against us, but none which I can now look upon as formidable, unless they are willing to run greater risks than heretofore, by passing our forts and batteries. Such an attempt is hardly probable, and any move upon Mobile or this point by land is scarcely within the bounds of Yankee enterprise.
Affairs about Mobile are improving, and the information you give me in yours of the 9th, received yesterday, is cheering. With the cheerful and cordial aid of Governor Shorter we shall probably get out at least 1,000 armed militia-men who have held back, but will come out rather than give up their army.
On the arrival of General Jones I propose turning over to him the immediate command here, so as to give my entire time to the affairs of the department. But I shall be much here, not intending to change my headquarters, but to be more free to move and to be more at Mobile.
General Walker's superior rank to General Jackson will embarrass the use of the latter somewhat, but I will try to arrange them so as to make both as serviceable as possible. Jackson is a man of great nerve and energy, and with a good staff, which I hope to give him, will soon make his mark on any raw command.
I am happy to report a decided improvement in our prospects of re-enlisting the twelve-months' men. So far as I have been able to visit and address the regiments orally, they are doing finely. It will be continued until I see them all. One thousand will be allowed to be absent at a time, and their arms are being reserved for them-to be used, of course, in case of emergency by the unarmed men here. This seems to be a sine quad non, and has more effect than all else in securing them. So great is the disposition for change, that but few remain if they felt in getting arms elsewhere.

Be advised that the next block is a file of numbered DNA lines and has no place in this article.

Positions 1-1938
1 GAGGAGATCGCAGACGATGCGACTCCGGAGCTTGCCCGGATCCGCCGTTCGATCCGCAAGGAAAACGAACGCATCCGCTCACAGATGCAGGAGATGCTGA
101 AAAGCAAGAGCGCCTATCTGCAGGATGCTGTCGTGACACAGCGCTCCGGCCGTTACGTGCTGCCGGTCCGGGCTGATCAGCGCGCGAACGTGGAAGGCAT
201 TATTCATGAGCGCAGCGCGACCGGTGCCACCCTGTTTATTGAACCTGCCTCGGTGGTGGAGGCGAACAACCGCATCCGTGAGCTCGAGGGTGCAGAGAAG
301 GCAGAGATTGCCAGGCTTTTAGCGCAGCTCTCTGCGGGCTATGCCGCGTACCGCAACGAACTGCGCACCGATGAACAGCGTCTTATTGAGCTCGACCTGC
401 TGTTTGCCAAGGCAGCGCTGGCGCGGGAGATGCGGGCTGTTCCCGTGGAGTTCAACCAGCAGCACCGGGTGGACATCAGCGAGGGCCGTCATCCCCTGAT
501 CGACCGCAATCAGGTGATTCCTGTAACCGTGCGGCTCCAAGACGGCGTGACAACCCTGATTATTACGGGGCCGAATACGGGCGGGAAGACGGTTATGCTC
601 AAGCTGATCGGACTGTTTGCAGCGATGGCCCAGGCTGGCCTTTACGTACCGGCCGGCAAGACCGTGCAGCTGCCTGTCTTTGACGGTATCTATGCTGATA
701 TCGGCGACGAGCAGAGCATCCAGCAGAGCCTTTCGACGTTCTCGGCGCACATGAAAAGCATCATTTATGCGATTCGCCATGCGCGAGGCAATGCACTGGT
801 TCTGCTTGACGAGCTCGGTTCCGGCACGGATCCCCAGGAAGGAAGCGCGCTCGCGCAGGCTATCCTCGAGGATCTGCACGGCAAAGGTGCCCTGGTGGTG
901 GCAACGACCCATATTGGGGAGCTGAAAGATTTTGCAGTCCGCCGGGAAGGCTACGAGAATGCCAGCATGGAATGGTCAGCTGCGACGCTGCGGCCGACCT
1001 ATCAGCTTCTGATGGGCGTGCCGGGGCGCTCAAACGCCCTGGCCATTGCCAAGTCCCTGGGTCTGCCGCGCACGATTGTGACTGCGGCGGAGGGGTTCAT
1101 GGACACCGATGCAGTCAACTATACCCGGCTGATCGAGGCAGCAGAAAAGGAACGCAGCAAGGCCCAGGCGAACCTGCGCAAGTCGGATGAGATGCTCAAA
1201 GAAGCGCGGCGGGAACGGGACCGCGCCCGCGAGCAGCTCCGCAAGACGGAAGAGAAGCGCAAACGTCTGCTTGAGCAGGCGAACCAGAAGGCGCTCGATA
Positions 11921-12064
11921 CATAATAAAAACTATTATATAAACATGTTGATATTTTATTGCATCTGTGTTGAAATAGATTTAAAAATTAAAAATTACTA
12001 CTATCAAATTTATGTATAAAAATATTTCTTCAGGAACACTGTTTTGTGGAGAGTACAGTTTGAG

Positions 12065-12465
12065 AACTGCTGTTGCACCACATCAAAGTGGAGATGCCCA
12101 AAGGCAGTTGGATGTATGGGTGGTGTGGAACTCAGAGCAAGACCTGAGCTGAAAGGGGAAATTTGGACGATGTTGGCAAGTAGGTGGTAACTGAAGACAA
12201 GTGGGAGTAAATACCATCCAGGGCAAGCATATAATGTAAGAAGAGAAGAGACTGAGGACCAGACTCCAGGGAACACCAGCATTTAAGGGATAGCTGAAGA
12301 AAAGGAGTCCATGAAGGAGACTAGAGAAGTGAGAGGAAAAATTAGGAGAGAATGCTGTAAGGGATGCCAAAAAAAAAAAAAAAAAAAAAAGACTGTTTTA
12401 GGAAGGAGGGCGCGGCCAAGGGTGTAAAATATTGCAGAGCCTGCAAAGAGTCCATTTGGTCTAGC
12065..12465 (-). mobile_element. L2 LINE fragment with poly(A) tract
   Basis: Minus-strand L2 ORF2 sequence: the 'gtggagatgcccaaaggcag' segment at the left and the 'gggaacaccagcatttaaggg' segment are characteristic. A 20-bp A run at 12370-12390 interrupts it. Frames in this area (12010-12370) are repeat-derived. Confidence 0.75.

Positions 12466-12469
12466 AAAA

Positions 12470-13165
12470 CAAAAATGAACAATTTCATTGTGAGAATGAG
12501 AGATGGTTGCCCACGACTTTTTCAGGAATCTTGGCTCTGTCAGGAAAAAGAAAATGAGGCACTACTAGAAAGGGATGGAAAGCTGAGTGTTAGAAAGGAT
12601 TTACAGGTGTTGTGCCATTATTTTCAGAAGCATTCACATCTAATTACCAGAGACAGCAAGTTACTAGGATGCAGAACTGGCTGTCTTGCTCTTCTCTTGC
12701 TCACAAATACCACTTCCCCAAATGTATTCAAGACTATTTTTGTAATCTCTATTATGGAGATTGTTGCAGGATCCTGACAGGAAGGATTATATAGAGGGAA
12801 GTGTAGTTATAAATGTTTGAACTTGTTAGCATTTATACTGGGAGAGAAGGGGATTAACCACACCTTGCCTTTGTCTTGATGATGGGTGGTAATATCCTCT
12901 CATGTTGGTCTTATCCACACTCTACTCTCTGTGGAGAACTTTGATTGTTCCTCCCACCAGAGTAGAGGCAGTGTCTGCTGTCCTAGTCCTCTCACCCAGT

The question transferring the regiment, Louisiana infantry, Colonel Adams, for the balance of their three years, from the State to the Confederate service, is exciting much interest with the officers. I trust it may soon be settled. The twelve-months' men, about half the regiment, are freely re-enlisting.
I am, sir, very respectfully, your obedient servant,
MOBILE, January 14, 1862.
MY DEAR GENERAL: I wrote you on the 11th instant, since when the first two men we sent off for information have returned and confirmed the report made by telegraph from Ocean Springs, particulars of which I gave you in my last, and they further state that on their way from Ocean Springs they landed last Saturday on Ship Island, some 6 miles to the eastward of the Ship Island anchorage, and on Sunday were within 4 miles of the west end of Ship Island; that but four vessels were there; these were war steamers; that from information they obtained from the sailors of the launch of the French war steamer Milan, with 18 men and 4 officers, which landed at Pass Christian, but about 5,000 troops were then on the island, as far as they could judge from the mast head of their vessel, and that the sailors understood that much sickness prevailed among the Yankee troops. Our men speaking French fluently, the Frenchmen communicated freely with them. They are much exasperated against the Yankees for firing into their ship, the ball passing through both wheel-houses, causing much damage, which they are repairing at Ship Island anchorage.